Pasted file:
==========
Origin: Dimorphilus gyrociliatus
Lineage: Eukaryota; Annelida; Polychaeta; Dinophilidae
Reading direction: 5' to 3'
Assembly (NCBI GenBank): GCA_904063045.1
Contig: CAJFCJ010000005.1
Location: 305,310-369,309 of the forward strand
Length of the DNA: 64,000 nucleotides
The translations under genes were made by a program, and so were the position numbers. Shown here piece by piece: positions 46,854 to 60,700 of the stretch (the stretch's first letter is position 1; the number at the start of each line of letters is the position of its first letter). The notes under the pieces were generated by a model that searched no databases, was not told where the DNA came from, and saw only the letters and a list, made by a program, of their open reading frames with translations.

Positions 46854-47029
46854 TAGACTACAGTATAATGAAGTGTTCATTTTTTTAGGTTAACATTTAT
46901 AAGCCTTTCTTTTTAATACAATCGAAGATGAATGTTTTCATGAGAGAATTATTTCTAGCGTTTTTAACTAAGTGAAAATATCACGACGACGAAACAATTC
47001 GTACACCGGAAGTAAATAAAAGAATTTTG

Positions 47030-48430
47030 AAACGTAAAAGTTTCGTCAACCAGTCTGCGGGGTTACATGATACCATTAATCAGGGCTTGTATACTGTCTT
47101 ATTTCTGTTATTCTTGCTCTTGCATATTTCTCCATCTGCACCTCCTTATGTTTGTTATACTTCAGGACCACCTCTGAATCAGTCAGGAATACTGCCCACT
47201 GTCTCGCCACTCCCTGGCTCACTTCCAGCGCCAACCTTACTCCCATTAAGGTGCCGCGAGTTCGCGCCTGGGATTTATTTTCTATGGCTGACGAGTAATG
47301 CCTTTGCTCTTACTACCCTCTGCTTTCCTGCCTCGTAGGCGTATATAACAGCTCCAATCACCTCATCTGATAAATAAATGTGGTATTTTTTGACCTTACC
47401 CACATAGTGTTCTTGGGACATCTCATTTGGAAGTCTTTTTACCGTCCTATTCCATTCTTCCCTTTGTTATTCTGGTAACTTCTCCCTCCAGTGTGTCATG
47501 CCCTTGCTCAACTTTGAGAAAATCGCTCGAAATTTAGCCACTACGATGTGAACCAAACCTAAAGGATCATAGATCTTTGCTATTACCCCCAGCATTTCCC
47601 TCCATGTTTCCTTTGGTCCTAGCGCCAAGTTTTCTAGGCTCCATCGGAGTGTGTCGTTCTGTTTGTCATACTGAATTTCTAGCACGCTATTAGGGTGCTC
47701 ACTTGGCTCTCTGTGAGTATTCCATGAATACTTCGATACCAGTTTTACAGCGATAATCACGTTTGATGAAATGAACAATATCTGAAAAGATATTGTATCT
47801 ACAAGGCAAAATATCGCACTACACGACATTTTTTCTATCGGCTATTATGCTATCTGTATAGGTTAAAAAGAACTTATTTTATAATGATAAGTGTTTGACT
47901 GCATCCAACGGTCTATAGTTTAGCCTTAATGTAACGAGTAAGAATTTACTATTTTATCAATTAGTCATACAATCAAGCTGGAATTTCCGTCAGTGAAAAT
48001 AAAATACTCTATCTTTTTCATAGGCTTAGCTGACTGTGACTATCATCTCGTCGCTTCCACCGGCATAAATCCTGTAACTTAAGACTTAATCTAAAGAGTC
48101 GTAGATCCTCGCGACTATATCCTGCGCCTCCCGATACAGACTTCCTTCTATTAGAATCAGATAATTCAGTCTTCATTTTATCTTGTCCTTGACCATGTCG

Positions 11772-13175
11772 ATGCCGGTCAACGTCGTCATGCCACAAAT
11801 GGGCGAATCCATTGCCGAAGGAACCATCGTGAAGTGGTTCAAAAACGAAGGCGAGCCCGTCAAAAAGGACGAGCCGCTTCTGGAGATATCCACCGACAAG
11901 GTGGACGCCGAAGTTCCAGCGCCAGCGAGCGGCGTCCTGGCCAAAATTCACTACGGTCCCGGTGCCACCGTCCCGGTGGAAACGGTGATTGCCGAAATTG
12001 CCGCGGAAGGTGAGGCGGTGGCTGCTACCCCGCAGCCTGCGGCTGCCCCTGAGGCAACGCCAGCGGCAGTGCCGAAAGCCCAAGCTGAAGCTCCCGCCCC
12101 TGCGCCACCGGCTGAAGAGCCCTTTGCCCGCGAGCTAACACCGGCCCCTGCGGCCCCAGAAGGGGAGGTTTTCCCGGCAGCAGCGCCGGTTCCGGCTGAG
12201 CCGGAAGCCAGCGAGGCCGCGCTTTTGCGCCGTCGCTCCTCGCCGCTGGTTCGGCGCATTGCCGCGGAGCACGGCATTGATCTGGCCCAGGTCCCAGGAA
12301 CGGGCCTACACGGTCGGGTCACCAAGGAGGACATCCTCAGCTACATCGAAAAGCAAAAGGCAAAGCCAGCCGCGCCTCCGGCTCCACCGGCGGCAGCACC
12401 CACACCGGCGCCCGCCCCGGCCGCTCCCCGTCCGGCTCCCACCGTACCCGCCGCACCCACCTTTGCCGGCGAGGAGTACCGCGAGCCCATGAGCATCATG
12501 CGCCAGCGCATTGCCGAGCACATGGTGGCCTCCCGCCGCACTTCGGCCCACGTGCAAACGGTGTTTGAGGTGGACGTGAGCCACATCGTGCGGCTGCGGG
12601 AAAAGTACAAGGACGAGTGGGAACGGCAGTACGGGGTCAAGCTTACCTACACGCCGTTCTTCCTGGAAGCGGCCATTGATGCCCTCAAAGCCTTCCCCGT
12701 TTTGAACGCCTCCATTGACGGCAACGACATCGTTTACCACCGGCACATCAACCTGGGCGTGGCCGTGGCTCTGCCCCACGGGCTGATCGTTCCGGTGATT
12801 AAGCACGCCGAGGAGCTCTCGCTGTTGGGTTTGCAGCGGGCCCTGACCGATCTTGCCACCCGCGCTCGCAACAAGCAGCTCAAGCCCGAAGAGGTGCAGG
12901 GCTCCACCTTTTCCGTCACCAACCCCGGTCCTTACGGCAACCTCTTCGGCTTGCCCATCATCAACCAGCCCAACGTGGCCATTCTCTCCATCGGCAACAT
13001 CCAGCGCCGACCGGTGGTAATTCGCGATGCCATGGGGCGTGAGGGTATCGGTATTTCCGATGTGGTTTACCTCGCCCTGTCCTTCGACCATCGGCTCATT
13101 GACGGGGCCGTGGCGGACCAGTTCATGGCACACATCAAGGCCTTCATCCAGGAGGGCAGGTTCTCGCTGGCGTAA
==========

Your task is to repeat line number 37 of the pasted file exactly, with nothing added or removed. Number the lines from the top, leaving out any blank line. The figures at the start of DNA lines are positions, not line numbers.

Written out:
12701 TTTGAACGCCTCCATTGACGGCAACGACATCGTTTACCACCGGCACATCAACCTGGGCGTGGCCGTGGCTCTGCCCCACGGGCTGATCGTTCCGGTGATT